Inclisiran, a novel RNA interference agent, has the potential to significantly reduce low-density lipoprotein (LDL) cholesterol with two or three injections yearly, according to research presented during Tuesday’s Late Breaking Clinical Trials session.
The Inclisiran Inhibits PCSK9 Synthesis by RNA Interference: Planned Interim Analysis of a Multi-center Randomized Controlled Dose-finding (ORION) Trial was one of five studies presented during the session.
Inclisiran shows a 50 percent reduction in LDL cholesterol with one dose and a reduction of 55 to 60 percent with two doses, said ORION lead author Kausik Ray, MD, MPhil, from Imperial College London in the United Kingdom. Inclisiran is a PCSK9 inhibitor with a four- to six-month duration of effect.
“The efficacy, safety and dosing profile we see here is likely to produce lasting reductions in LDL cholesterol,” Ray said. “Inclisiran has the potential to improve adherence and very favorably impact cardiovascular outcomes.”
Antibody inhibition of PCSK9 can significantly reduce LDL cholesterol, but requires injections every two to four weeks. The administrative and financial burden invites next-generation agents that are easier to administer, Ray said.
ORION researchers enrolled 501 patents into two study arms and 497 completed the study. The single-dose arm compared 200 mg, 300 mg and 500 mg doses of inclisiran to placebo. The two-dose arm compared two 100 mg, 200 mg and 300 mg doses of inclisiran to placebo.
The primary endpoint was the change in LDL cholesterol at 180 days. Secondary endpoints included LDL cholesterol at 90 days, PCSK9 levels, safety and tolerability. The data presented Tuesday came from a planned, 90-day interim analysis.
Treatment emergent adverse events were similar across all groups, Ray reported. The safety profile was very good. Nearly 6 percent of patients in the drug arms reported myalgia, but reports were not dose-related.
One dose of inclisiran lowered LDL cholesterol by 50 percent with levels gradually rising to a roughly 45 percent reduction at 150 days, Ray reported. Adding a second dose at day 90 pushed LDL cholesterol 60 percent below baseline. There was no significant difference in effect between the 300 mg and 500 mg doses.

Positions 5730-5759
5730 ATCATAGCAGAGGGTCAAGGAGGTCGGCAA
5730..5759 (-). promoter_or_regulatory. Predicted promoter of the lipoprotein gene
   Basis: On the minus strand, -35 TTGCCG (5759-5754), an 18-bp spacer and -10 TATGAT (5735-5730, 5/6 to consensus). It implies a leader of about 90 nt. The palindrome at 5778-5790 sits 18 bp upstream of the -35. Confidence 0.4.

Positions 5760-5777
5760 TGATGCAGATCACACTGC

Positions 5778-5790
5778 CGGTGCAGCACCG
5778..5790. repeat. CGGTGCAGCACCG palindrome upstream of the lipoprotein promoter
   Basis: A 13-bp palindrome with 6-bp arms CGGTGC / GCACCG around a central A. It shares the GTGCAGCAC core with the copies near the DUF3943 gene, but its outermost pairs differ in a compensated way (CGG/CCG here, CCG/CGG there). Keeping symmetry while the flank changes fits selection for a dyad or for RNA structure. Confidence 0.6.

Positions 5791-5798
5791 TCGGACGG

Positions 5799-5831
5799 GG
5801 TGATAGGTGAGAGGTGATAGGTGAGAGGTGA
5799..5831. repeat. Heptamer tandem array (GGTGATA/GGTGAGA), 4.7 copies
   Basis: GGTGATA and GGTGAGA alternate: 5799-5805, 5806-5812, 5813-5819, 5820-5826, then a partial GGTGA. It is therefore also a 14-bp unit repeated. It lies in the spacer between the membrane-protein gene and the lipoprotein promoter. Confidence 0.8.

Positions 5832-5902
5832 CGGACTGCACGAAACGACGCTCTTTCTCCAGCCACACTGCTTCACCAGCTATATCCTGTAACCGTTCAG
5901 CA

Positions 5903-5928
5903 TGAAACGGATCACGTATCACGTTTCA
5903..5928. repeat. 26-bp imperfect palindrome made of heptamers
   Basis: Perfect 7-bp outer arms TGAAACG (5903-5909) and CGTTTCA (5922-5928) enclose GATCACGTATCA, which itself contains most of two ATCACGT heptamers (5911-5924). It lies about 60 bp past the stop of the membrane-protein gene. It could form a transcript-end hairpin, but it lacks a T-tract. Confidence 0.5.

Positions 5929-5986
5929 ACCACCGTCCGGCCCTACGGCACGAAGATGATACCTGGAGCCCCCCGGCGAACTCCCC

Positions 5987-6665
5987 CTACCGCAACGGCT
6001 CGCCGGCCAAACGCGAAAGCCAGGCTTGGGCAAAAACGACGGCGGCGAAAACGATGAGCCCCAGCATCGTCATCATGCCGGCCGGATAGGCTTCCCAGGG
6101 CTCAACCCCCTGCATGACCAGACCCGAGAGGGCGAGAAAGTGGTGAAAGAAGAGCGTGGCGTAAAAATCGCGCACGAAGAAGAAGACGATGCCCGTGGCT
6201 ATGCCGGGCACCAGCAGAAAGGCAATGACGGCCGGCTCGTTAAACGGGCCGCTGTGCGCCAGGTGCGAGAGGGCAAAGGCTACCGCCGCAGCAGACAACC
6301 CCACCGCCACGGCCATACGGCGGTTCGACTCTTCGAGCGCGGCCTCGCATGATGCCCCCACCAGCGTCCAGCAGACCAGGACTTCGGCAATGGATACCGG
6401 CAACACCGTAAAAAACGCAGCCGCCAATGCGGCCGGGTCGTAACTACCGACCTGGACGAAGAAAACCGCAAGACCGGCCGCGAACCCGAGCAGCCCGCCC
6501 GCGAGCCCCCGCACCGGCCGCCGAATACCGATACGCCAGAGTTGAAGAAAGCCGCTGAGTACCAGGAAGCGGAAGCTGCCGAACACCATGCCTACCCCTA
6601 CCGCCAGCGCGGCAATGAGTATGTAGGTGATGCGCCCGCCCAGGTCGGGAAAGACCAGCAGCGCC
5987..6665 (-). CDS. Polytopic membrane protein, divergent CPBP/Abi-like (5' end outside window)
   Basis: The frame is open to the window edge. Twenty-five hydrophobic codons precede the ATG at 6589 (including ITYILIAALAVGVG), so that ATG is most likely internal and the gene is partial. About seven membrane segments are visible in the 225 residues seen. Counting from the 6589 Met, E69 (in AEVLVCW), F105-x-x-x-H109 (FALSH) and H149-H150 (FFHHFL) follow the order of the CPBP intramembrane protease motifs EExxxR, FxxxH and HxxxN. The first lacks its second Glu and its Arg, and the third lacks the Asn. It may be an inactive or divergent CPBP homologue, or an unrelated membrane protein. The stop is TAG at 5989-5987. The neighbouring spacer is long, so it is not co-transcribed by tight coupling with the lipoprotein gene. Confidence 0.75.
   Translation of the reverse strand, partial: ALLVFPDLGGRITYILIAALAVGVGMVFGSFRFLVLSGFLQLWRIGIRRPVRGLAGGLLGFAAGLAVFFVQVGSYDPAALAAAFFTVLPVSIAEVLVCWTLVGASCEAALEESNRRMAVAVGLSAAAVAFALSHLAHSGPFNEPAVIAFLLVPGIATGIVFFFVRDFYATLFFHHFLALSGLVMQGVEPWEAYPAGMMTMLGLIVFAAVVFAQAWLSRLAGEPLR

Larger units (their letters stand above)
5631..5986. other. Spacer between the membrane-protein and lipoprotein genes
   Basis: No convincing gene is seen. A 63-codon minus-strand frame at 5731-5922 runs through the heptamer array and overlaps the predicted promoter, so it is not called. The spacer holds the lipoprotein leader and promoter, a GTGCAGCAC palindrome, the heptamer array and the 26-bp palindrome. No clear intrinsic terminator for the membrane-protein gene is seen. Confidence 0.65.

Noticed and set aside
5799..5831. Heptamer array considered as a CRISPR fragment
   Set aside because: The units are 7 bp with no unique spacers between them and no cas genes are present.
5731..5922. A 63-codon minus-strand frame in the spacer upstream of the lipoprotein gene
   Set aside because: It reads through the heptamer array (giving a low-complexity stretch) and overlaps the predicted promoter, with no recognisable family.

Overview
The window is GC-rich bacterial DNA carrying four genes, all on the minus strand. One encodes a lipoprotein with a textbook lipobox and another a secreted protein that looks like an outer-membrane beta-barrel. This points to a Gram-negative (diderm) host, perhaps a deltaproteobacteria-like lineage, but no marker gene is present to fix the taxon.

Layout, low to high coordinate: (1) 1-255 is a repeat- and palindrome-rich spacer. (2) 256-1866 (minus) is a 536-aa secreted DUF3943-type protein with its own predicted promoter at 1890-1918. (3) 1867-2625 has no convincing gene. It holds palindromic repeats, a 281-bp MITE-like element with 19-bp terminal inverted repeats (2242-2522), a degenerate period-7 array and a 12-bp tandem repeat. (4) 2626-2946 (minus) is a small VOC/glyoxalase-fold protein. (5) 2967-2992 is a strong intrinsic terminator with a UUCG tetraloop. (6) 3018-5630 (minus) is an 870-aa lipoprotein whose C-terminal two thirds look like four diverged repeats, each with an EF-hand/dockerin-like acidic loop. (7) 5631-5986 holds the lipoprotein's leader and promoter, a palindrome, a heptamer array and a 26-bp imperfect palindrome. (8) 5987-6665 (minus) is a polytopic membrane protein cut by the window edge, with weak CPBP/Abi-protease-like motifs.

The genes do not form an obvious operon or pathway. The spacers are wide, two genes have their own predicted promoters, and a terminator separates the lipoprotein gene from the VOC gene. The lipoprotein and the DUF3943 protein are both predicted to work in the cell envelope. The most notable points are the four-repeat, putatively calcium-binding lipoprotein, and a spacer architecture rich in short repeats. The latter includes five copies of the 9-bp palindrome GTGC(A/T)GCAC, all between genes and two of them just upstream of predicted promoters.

A second study, Global Assessment of Plaque Regression with a PCSK9 Antibody as Measured by Intravascular Ultrasound (GLAGOV), is the first trial to show regression in coronary plaque volume by intravascular ultrasound (IVUS), said lead author Steve Nissen, MD, of the Cleveland Clinic in Ohio.
The global trial compared statin monotherapy with statins plus evolocumab. A total of 846 patients completed the trial out of 968 who were originally randomized. Patients were treated for 18 months.
The trial showed surprisingly low LDL cholesterol levels — 29 mg/dL across the entire cohort and 15 mg/dL in a subgroup of patients whose baseline LDL cholesterol was less than 70 mg/dL, Nissen reported. LDL cholesterol reductions were 59.8 percent for the statin-plus-evolocumab cohort and 58.3 percent for the low-baseline subgroup.
Atheroma volume declined by 5.8 mm3, or 1 percent, a clinically significant difference, Nissen said. In the statin-only arm, 47.3 percent of patients showed regression in atheroma volume compared to 64.3 percent regression in the statin-plus-evolocumab arm.
“We have never seen atheroma regression on this scale in any prior study,” Nissen said. “Safety looks very good, albeit this group is too small to call results definitive. We have clear evidence that going to lower levels of cholesterol is better.”
A trial testing the safety and tolerability of CSL112, a reconstituted, infusible, plasma-derived human ApoA-I, found a significant increase in cholesterol efflux in patients after acute myocardial infarction.